Reviewed by DAVID VINEYARD:
LADIES THEY TALK ABOUT. Warner Brothers, 1933. Barbara Stanwyck, Preston Foster, Lyle Talbot, Tully Marshall, Harold Huber, Dorothy Burgess Directed by Howard Bretherton and William Keighley
Made on the cusp of the code, this one is almost as tough as it wants to be, with Stanwyck as Nan Taylor, a smart moll who ends up in San Quentin for a bank robbery she aided a hood named Don (Lyle Talbot) in committing.
This is typical women in prison, and exactly what you would expect from Warners in this era. Stanwyck sets up to con radio crusading do-gooder David Slade (Preston Foster) in order to keep out of prison, and he arranges for her pardon to keep her from prison and falls for her (mutually). But when he finds out she was conning him originally the sanctimonious fool refuses to vouch for her, and she is off to prison. Now the idiot realizes he loves her but it’s too late.
Apparently women who look like Stanwyck are disposable in his life.
Foster does what he can with Slade, but among all these colorful types, Clark Gable couldn’t make him anything but a stiff. Casting a tough guy like Foster helps, just not enough.
I should point out I’m editorializing. The film is much kinder to the noble Slade. I personally found him a huge pain in the lower rear anatomy. Dumb and sanctimonious, the perfect hero.
Prison is the usual Grand Hotel collection of types: the Duchess, the grand dame of the place who put ground glass in a rival’s food; the aging madam who ran a ‘beauty parlor’; the cigar smoking butch, the rival who will do anything to keep Stanwyck from Slade; and of course the instant best friend (Dorothy Burgess).
The women’s wing of San Quentin is no cake-walk, but it’s damn glamorous for a prison. There is no shortage of sheer nighties, baby dolls, frilly undies, make up, perms, nylons, suspender belts, and high heels. Save for the ‘butch’ (“Watch out, she likes to wrestle”) there’s not a sensible flat heel in the joint.
Hard hitting realism, Hollywood style.
An embittered Stanwyck helps Don (Talbot) and pal Dutch (Huber) plan an escape, and when Dave visits even slips a note in his pocket for him to mail unwittingly helping. When the escape goes wrong and Don is killed she thinks Dave found the note and betrayed her. She swears to kill him.
When she’s released (short sentences for bank robbery back then) she tracks Dave down to a revival where he is speaking. There she gets him alone and shoots him, but then realizes she loves him and he didn’t betray her. You know how women with guns are. He’s willing to forget the bullet, he loves her, but plainclothes cop Tracy shows up (Tully Marshall, and it’s a full year before Plainclothes Dick appeared in the Chicago Tribune).
“You ought to have that seen to … gunshots can be tricky,” but suspicion or not, Dave finally grows a pair and stands by his woman. Final clench and they live happily ever after producing little jail birds and revivalists — after a proper period of marital bliss of course. Considering Nan, they better wait at least three years, she is clearly a lady they talk about.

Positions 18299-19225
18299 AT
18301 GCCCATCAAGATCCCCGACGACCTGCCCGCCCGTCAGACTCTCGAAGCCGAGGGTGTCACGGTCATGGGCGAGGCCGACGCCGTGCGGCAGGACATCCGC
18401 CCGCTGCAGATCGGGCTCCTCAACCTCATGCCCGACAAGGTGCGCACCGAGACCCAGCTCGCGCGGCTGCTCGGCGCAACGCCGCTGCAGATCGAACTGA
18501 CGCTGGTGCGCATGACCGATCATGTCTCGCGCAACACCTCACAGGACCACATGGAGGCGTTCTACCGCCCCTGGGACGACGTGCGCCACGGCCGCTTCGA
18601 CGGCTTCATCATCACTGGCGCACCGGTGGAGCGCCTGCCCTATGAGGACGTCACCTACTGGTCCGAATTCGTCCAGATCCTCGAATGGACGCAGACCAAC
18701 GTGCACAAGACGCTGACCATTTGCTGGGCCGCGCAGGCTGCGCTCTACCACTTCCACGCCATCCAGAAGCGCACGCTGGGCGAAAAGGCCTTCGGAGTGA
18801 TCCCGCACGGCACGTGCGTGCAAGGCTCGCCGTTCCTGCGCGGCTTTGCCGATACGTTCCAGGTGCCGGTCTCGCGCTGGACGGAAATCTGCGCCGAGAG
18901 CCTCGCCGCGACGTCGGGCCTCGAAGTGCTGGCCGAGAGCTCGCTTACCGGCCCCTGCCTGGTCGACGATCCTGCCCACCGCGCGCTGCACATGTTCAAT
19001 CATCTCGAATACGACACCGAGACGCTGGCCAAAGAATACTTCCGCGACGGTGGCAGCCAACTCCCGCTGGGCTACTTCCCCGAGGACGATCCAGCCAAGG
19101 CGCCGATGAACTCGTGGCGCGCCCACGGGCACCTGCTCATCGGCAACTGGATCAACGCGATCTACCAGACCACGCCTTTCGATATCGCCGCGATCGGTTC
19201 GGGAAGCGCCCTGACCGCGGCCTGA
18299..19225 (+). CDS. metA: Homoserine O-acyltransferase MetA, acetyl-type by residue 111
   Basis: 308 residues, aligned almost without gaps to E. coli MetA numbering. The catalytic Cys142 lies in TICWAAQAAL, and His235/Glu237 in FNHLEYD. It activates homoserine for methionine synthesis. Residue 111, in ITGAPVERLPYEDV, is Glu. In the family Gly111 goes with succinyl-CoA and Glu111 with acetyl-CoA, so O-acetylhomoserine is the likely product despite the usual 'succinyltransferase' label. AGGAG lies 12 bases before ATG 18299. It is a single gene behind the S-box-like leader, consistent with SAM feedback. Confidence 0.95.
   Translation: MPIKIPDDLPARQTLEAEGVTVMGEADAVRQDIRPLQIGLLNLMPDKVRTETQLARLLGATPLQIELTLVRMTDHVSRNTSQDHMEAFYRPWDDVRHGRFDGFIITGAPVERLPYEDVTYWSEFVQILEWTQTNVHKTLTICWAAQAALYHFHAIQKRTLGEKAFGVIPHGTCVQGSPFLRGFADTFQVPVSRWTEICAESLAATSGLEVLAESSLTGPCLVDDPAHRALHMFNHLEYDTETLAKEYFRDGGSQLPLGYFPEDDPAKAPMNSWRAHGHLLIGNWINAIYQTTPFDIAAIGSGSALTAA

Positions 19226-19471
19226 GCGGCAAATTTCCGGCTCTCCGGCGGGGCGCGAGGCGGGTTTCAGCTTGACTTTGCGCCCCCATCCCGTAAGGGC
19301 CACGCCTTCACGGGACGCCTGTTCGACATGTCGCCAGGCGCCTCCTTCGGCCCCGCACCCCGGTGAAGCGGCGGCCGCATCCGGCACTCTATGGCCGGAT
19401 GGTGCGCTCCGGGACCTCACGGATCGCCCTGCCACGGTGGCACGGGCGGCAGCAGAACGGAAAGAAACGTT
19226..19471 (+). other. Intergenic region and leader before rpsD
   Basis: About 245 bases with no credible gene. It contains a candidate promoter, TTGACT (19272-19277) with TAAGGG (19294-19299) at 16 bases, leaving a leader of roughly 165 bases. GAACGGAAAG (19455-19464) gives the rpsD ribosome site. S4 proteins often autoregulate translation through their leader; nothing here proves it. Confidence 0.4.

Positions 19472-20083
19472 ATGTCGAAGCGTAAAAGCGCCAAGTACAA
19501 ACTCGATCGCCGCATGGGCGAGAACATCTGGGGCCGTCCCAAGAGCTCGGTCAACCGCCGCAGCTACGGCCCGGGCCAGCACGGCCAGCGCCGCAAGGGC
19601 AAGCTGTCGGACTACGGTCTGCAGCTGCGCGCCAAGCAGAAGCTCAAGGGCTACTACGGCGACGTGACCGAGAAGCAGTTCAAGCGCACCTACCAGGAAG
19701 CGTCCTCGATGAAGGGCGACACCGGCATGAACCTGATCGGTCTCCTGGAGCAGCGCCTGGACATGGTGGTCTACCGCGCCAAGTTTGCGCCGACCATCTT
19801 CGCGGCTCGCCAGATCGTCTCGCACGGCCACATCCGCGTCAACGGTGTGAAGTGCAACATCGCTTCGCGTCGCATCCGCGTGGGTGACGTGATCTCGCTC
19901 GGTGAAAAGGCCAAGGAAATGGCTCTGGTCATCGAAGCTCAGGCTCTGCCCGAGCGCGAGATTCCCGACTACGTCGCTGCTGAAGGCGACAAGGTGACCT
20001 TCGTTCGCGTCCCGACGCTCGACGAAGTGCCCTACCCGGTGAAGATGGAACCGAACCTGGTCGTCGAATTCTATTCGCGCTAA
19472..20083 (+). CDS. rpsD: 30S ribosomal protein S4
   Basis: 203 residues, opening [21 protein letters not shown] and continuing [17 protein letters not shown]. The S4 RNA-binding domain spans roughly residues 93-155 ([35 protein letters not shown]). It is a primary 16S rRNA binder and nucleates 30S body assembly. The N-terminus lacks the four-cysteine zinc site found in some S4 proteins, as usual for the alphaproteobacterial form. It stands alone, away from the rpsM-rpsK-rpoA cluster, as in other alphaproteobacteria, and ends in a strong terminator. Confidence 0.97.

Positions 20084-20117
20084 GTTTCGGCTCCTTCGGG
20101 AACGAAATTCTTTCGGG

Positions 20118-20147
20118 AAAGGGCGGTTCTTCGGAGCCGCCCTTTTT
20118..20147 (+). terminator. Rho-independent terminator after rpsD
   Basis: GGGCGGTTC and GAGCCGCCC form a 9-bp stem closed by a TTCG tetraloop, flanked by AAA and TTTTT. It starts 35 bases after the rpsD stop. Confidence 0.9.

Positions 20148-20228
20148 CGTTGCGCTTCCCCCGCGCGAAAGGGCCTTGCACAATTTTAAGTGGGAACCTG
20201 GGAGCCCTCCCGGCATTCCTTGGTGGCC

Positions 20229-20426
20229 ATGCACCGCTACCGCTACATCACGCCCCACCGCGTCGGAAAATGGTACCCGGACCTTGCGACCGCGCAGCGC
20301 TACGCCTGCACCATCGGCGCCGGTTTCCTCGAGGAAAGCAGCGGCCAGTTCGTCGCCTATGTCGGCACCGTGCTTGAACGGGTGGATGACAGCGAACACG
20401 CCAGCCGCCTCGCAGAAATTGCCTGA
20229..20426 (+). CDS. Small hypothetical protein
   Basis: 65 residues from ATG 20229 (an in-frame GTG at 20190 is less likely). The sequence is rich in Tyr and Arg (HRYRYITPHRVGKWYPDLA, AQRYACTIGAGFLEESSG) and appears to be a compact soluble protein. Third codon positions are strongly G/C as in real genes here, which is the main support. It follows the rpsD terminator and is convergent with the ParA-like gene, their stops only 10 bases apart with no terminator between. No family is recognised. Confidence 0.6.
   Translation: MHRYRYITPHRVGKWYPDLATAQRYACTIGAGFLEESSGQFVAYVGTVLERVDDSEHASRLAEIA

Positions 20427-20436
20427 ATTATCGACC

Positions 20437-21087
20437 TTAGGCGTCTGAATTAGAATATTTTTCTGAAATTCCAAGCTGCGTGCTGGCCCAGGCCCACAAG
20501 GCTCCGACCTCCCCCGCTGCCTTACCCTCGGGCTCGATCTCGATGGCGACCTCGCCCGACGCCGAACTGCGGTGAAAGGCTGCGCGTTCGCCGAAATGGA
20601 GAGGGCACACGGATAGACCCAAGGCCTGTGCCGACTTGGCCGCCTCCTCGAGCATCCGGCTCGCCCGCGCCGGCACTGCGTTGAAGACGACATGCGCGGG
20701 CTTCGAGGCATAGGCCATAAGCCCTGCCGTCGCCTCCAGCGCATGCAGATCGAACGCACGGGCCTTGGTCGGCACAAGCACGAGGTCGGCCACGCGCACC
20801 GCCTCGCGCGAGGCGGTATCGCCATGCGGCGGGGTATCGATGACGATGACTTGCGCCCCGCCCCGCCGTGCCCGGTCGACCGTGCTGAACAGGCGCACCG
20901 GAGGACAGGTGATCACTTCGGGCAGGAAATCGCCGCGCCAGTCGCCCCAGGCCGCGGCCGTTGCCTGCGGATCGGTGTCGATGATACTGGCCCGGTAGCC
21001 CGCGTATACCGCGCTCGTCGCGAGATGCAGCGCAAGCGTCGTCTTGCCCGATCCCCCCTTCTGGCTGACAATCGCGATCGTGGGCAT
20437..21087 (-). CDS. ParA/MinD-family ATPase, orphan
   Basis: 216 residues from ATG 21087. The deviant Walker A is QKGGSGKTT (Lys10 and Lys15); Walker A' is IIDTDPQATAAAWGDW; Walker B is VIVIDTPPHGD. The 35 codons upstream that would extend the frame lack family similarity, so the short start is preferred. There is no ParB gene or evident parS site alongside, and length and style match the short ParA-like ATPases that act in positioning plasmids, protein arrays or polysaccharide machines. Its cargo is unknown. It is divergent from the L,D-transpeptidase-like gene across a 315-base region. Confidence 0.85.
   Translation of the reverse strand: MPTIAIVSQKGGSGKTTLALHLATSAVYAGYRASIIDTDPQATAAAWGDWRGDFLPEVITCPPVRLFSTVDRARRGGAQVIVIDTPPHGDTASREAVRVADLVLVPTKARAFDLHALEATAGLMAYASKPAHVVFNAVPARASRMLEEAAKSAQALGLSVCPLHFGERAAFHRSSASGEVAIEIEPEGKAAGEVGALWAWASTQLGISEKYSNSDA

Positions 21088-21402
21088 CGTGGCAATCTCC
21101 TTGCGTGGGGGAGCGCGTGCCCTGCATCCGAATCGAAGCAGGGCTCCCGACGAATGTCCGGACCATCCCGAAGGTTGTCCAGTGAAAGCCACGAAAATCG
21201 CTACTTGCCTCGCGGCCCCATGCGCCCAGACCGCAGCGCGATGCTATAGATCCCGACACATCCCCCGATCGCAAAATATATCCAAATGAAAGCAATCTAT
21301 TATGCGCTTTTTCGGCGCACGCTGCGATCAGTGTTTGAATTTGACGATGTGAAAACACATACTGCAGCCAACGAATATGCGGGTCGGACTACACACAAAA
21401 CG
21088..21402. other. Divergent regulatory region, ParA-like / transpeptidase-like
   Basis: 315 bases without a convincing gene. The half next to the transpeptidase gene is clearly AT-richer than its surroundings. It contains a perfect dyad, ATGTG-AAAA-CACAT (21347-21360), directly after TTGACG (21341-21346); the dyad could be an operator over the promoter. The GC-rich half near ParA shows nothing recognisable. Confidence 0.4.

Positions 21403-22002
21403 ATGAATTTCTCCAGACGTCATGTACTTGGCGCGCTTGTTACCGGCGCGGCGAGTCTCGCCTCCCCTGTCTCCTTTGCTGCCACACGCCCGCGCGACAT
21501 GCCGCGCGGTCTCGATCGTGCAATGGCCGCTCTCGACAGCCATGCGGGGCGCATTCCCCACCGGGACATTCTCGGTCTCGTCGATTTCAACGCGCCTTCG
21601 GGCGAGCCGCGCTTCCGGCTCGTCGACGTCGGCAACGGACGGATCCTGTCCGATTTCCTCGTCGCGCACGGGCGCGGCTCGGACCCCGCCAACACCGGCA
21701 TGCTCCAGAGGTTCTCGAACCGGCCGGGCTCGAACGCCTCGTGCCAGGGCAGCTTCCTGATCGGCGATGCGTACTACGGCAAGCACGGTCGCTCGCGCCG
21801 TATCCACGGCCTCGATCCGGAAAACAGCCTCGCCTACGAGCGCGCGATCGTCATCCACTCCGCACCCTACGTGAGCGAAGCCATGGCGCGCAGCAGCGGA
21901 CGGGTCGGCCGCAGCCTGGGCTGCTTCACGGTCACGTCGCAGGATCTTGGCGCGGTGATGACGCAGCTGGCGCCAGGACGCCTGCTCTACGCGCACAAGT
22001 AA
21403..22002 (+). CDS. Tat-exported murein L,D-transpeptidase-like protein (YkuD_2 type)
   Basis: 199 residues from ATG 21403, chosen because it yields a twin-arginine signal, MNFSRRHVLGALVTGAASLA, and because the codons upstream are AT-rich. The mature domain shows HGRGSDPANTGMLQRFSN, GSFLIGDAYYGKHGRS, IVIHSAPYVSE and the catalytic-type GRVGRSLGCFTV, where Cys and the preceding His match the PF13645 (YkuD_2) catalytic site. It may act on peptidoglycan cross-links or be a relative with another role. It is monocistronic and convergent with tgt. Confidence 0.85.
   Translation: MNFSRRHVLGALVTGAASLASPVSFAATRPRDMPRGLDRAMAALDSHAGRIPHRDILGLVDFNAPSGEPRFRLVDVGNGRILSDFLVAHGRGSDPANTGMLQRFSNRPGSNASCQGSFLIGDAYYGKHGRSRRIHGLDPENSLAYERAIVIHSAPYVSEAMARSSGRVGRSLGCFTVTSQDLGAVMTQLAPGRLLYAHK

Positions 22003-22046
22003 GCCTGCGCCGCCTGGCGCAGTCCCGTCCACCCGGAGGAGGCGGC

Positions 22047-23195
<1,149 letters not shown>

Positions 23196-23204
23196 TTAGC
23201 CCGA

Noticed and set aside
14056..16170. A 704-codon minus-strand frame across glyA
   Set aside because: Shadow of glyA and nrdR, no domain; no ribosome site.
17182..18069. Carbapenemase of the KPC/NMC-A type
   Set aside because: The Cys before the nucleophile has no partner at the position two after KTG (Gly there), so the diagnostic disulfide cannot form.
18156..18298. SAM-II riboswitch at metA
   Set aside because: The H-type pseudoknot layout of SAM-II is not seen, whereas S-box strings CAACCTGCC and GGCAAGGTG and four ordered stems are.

Ladies They Talk About is a typical little Warner’s picture from the era, with Stanwyck always good in these tough but vulnerable broad roles. Like her, the movie is smart, quick, sassy, and nice to look at.
The problem is she is alone in this film. There is no one here who can match her. She’s Stanwyck, and at best they are Preston Foster and Lyle Talbot. I like both actors, but matching them up with Stanwyck is like putting Pee Wee Herman in the ring with Ali. They don’t stand a chance in hell. This is a bit lightweight for Warners from this era, not quite one thing or another, and leaves Stanwyck standing center ring alone for most of the movie.
Bette Davis could have at least loaned her George Brent.
That said, if you buy the happy moral ending, no doubt code imposed, I have some land in New Mexico next to the White Sands testing grounds you might want to purchase. Nice place save for the black glass.
Stanwyck’s Nan Taylor is always going to be smarter, classier, and more volatile than her bland do-gooder reformer. Even in a pinafore, gingham, and a pink bow you know Nan will have a flask under her garter and be sneaking cigarettes when Dave isn’t looking. While Dave leads revivals Nan’s going to be nostalgic for bathtub gin, speakeasies, and flash types she used to twirl around her fingers. It’s hard to imagine the pious women of Dave’s revivalist movement are going to welcome an ex-con who matriculated at San Quentin to the fold.
But then, come to think of it, considering the wan, pale, types Dave spends most of his time with, maybe he’s a very lucky man to come home to Nan’s flash and hidden cigarettes. What’s a little bullet now and then compared to love?
At least she won’t be dull, and at a fast sixty nine minutes neither is the movie.